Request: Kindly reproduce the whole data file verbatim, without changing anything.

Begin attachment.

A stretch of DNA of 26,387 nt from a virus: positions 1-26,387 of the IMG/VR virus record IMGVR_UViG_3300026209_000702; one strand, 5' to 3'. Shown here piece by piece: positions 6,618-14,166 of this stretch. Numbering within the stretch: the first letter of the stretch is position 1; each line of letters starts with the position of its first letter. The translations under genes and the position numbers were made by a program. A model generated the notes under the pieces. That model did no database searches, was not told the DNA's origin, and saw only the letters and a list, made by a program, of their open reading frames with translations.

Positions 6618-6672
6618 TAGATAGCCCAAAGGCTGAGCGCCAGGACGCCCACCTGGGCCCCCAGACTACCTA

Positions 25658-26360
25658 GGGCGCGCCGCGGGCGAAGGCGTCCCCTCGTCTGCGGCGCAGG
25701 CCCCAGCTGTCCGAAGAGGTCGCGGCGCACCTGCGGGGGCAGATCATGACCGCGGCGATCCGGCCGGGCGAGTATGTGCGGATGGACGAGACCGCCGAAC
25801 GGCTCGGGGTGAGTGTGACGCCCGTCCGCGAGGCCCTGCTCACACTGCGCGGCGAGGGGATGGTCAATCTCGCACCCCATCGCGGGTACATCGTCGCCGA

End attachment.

A stretch of DNA of 26,387 nt from a virus: positions 1-26,387 of the IMG/VR virus record IMGVR_UViG_3300026209_000702; one strand, 5' to 3'. Shown here piece by piece: positions 6,618-14,166 of this stretch. Numbering within the stretch: the first letter of the stretch is position 1; each line of letters starts with the position of its first letter. The translations under genes and the position numbers were made by a program. A model generated the notes under the pieces. That model did no database searches, was not told the DNA's origin, and saw only the letters and a list, made by a program, of their open reading frames with translations.

Positions 6618-6672
6618 TAGATAGCCCAAAGGCTGAGCGCCAGGACGCCCACCTGGGCCCCCAGACTACCTA

Positions 25658-26360
25658 GGGCGCGCCGCGGGCGAAGGCGTCCCCTCGTCTGCGGCGCAGG
25701 CCCCAGCTGTCCGAAGAGGTCGCGGCGCACCTGCGGGGGCAGATCATGACCGCGGCGATCCGGCCGGGCGAGTATGTGCGGATGGACGAGACCGCCGAAC
25801 GGCTCGGGGTGAGTGTGACGCCCGTCCGCGAGGCCCTGCTCACACTGCGCGGCGAGGGGATGGTCAATCTCGCACCCCATCGCGGGTACATCGTCGCCGA